This beautiful Hildegard of Bingen The Cosmos Greeting card is a customer favorite. Measuring 5.75 x 4.5 inches, the greeting card is blank inside. Saint Hildegard of Bingen (1098-1179), the “Sibyl of the Rhine” who is now a Doctor of the Church, was an incredibly gifted woman of many talents: writer, composer, philosopher, polymath, Benedictine abbess, visionary, and mystic. This card will be a most fitting reminder to family, friends, and colleagues that our universe, our “cosmos”, is ultimately not just a scientific problem to be measured, quantified, and “figured out” — it is more fundamentally and more radically the “divine milieu” of the Absolute and Incomprehensible Mystery (which we call God) who has communicated God’s own self irrevocably and absolutely in human history in the person of Jesus Christ as well as in, through, and beyond human history in the Holy Spirit.
The Fiery Cosmic “Egg” of Saint Hildegard of Bingen Human
Saint Hildegard related the vision she received of the Cosmos so:
After this I saw a vast instrument, round and shadowed, in the shape of an egg, small at the top, large in the middle and narrowed at the bottom; outside it, surrounding its circumference, there was bright fire with, as it were, a shadowy zone under it… But from the fire that surrounded the instrument issued a blast with whirlwinds, and from the zone beneath it rushed forth another blast with its own whirlwinds, which diffused themselves hither and thither throughout the instrument. In that zone too there was a dark fire of such great horror that I could not look at it, whose force shook the whole zone, full of thunder, tempest, and exceedingly sharp stones both large and small. And while it made its thunders heard, the bright fire and the winds and the air were in commotion, so that lightning preceded those thunders; for the fire felt within itself the turbulence of those thunders… The firmament in the likeness of an egg and what it signifies: For this vast instrument, round and shadowed, in the shape of an egg, small at the top, large in the middle and narrowed at the bottom, faithfully shows Omnipotent God, incomprehensible in His majesty and inestimable in His mysteries and the hope of all the faithful; for humanity at first was rude and rough and simple in its actions, but was enlarged through the Old and New Testaments, and finally at the end of the world is destined to be beset with many tribulations.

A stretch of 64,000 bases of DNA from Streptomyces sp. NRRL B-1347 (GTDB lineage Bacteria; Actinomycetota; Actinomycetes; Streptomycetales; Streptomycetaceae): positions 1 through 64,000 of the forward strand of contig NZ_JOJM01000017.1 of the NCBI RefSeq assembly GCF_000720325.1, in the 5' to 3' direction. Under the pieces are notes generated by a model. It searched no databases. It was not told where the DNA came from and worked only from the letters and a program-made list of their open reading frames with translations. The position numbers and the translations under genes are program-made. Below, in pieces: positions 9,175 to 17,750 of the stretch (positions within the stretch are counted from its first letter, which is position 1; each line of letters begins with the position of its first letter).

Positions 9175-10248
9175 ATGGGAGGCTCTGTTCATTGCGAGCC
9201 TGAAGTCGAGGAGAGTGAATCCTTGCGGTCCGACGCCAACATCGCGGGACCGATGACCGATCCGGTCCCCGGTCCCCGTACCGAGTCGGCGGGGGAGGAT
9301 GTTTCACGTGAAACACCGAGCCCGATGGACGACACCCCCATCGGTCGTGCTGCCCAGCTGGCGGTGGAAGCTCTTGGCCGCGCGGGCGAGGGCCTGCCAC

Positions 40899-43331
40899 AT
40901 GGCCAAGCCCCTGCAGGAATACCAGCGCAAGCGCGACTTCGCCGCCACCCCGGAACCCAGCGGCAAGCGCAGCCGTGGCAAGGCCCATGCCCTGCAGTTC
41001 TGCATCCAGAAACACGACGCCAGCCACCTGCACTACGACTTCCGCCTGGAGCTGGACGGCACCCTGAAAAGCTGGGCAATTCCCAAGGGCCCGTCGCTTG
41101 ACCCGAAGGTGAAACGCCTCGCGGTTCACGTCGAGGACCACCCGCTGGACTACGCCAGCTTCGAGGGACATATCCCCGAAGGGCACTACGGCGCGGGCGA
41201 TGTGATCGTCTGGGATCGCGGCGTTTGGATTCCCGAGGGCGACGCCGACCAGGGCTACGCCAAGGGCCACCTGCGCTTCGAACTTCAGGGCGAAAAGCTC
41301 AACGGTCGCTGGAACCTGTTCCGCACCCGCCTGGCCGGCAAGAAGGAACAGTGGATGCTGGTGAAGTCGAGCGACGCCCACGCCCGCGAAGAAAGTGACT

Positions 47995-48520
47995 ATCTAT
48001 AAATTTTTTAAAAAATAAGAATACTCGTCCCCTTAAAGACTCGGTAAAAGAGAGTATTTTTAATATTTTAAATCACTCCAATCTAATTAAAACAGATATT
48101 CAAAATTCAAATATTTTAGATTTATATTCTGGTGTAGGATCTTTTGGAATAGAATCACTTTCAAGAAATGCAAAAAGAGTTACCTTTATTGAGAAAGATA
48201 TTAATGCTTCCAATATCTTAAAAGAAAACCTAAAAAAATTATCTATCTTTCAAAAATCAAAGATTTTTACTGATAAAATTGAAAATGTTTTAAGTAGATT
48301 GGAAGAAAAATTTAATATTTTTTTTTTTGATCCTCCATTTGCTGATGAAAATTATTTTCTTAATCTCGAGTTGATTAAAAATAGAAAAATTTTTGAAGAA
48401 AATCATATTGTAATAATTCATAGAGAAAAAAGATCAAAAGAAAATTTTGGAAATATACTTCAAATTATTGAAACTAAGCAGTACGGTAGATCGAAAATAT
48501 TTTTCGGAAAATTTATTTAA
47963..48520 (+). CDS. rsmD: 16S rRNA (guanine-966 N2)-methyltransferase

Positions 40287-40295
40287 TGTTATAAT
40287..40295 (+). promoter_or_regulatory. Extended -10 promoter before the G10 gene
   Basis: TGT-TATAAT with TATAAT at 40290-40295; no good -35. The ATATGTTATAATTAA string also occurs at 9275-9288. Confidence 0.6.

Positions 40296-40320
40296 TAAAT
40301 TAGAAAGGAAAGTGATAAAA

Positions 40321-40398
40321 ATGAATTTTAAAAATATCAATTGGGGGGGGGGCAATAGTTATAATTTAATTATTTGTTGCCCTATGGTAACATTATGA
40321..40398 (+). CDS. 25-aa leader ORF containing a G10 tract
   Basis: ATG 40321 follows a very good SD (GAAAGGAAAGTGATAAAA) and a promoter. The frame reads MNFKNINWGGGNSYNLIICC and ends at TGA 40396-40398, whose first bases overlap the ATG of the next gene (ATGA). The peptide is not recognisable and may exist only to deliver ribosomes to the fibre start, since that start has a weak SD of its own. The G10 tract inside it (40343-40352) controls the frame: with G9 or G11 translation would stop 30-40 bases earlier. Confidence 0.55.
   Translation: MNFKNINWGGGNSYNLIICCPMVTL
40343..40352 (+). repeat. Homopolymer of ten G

Saint Hildegard of Bingen – Mystic, Composer, Doctor of the Church
Saint Hildegard wrote major works of theology (including Sci Vias, as depicted on this plaque – go to History/Story tab). She also related accounts of her mystical visions at a time when few women were even literate. Bishops, popes, and kings sought her out for her wisdom and counsel. She delved into and wrote treatises about the healing powers and medicinal uses of herbs, plants, animals, and trees. She is the earliest well-known composers of music. Her Ordo Virtutum is perhaps the oldest extant morality play and an early example of liturgical drama. Although she has been popularly held to be a saint for centuries, and more than one Pope has referred to her as such, she was never officially canonized. Pope Benedict XIV announced on May 10, 2012 that St. Hildegard of Bingen is now inscribed in the catalog of saints. On October 7, 2012, he then declared her a Doctor of the Church – along with three other female Doctors of the Church (St. Teresa of Avila, St. Catherine of Siena, and St. Therese of Lisieux) and 30 male Doctors of the Church.